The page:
Running a successful company: Ten rules that worked for me: Generate that passion for the work you do and do it better than anyone else. SHARE your profits with your associates and treat them like partners. Encourage team engagement and try to ensure everyone wins in this game together. If things get stale: Trust them. The more you communicate, the more they will care. Don't take yourself so seriously. Loosen up, have fun, and always show enthusiasm.
Find humor in your failures and then move forward. Figure out ways to get them talking.
The people on the front lines see more than you imagine. Give them what they want and a little more. Always strive to let them know you appreciate them, make good on your mistakes, and don't make excuses. Focus on "satisfaction guaranteed". You can make a lot of different mistakes and still recover if you run an efficient operation.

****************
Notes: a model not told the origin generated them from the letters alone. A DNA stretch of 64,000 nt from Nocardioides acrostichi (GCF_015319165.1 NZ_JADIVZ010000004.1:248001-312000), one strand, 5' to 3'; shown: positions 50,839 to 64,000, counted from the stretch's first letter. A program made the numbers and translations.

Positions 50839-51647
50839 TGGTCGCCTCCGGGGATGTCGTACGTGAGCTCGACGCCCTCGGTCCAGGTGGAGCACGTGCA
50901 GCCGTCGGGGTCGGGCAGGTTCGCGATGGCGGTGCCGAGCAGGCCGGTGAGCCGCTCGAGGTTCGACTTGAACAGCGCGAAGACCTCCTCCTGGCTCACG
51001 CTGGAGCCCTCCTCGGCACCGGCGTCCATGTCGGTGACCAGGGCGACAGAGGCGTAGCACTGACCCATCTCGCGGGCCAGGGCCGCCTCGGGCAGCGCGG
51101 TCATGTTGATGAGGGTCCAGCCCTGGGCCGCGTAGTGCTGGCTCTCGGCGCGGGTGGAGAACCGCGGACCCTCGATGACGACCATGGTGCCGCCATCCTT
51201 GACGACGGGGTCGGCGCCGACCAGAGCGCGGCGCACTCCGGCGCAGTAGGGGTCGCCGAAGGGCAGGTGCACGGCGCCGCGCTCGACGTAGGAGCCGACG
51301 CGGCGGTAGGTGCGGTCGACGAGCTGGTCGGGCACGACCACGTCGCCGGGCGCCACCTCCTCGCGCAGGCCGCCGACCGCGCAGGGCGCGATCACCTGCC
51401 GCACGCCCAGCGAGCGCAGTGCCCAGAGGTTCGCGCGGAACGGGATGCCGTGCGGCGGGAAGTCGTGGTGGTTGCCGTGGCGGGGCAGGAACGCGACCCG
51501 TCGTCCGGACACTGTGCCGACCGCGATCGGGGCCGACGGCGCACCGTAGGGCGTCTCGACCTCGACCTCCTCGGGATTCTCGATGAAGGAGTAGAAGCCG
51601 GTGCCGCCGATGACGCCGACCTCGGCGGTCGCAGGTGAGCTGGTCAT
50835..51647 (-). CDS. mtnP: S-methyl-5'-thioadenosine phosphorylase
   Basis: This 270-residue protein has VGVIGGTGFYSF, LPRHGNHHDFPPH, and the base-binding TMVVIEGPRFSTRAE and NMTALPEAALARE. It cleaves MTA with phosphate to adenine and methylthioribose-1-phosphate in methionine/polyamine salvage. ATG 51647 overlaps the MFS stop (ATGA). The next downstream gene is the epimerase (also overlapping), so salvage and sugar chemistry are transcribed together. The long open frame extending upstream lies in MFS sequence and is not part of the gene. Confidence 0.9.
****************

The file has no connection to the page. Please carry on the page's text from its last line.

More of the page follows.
SWIM upstream. Go the other way. Ignore conventional wisdom. If everybody else is doing it one way, there's a good chance you can find your niche by going in exactly the opposite direction. But be prepared for a lot of folks yo wave you down and tell you you're headed the wrong way. The hard part is figuring out how to implement these rules.
Wanting to leave a legacy - Those companies that aren't thinking about the customer and focusing on the customers' interest are going to get lost in the shuffle - Great ideas come from everywhere if you just listen and look for them - To succeed in this world, you have to change all the time - Set the example and behave the way you want your employees to behave - The more you give, the more you get - It's all a matter of attitude and the capacity to constantly study and question the management of the business View 1 comment.